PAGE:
Background and aims: Obesity is associated with diabetes type 2 and one of the most important risk factors for cardiovascular disease. We explored if sagittal abdominal diameter (SAD) is a better predictor of major cardiovascular events than waist circumference (WC) and body mass index (BMI) in type 2 diabetes.
Methods and results: The CARDIPP study consists of a cohort of patients with type 2 diabetes. In this study we used data from 635 participants with no previous myocardial infarction or stroke, with a mean follow-up time of 7.1 years. SAD, WC and BMI were measured at baseline and the end-point was first cardiovascular event, measured as a composite of ICD-10 codes for acute myocardial infarction, stroke or cardiovascular mortality. SAD was significantly higher in the major cardiovascular event group compared to participants that did not suffer a major cardiovascular event during follow-up (p < 0.001). SAD >25 cm was the only anthropometric measurement that remained associated with major cardiovascular events when adjusted for modifiable and non-modifiable factors (hazard ratio 2.81, 95% confidence interval 1.37-5.76, p = 0.005).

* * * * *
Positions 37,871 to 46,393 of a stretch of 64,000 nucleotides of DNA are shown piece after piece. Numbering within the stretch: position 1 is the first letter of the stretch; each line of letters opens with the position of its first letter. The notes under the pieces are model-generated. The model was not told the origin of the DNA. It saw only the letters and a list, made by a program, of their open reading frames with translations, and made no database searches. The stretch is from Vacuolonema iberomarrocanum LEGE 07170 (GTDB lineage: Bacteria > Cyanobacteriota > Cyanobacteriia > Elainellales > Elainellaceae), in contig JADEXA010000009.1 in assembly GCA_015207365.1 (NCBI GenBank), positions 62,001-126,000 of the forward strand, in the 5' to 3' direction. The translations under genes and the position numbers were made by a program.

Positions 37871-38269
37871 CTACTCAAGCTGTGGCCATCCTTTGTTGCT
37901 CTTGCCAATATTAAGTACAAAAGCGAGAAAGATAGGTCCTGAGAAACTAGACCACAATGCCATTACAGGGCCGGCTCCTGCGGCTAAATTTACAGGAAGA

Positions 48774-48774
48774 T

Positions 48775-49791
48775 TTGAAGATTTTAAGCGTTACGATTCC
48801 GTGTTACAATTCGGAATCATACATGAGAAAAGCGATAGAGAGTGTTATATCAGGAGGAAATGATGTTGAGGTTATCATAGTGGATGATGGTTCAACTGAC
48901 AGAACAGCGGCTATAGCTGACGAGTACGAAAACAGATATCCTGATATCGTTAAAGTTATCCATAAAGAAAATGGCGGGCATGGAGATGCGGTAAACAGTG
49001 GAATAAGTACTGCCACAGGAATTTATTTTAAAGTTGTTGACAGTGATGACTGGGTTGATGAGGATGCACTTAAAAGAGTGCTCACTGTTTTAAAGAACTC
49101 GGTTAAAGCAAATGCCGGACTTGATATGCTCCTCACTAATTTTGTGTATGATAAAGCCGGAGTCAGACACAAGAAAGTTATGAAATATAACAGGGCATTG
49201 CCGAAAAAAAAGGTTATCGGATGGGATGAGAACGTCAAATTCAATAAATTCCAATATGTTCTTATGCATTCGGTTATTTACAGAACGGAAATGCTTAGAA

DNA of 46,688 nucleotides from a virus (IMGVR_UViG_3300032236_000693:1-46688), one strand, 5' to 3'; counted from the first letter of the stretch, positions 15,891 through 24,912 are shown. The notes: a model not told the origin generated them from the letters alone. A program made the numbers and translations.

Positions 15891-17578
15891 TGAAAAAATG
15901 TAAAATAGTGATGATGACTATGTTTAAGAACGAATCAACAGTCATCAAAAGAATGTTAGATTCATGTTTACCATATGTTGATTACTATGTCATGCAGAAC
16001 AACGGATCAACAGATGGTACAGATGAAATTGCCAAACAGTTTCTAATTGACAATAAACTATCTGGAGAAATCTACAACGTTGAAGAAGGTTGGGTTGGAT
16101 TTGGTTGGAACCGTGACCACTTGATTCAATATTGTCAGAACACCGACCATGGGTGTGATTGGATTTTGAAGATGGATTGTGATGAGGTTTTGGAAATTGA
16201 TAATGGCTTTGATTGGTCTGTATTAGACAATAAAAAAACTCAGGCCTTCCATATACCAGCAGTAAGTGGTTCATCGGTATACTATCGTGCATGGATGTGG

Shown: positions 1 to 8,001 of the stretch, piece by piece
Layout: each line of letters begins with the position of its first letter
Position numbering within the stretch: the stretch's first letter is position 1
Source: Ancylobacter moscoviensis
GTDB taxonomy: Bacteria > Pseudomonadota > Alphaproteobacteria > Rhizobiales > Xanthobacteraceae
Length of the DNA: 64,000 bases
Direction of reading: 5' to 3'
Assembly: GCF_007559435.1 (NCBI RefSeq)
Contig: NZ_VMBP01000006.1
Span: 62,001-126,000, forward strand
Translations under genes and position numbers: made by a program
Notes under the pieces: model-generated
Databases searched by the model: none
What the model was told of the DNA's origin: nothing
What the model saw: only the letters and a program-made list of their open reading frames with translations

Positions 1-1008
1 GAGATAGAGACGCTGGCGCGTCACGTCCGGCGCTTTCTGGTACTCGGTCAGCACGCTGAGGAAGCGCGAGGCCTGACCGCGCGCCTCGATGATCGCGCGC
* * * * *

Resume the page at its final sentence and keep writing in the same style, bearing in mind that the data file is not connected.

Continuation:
Conclusion: SAD with the cut off level of >25 cm, if confirmed in larger studies, may be used as a more independent risk-assessment tool compared with WC in clinical practice, to identify persons with type 2 diabetes at high cardiovascular risk. ClinicalTrials.gov: NCT01049737.
Keywords: Anthropometric measurements; Cardiovascular risk; Diabetes; Obesity.
Copyright © 2017 The Italian Society of Diabetology, the Italian Society for the Study of Atherosclerosis, the Italian Society of Human Nutrition, and the Department of Clinical Medicine and Surgery, Federico II University. Published by Elsevier B.V. All rights reserved.